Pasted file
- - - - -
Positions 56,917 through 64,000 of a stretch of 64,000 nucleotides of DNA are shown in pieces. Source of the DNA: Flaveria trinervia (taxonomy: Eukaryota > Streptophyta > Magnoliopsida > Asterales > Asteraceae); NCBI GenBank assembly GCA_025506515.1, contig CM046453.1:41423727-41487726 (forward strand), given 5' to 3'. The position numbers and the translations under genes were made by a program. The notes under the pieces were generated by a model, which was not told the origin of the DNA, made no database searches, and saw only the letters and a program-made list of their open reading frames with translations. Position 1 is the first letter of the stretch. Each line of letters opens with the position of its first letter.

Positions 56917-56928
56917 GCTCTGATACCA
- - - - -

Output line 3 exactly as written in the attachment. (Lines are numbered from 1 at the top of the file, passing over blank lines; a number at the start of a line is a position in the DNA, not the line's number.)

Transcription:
56917 GCTCTGATACCA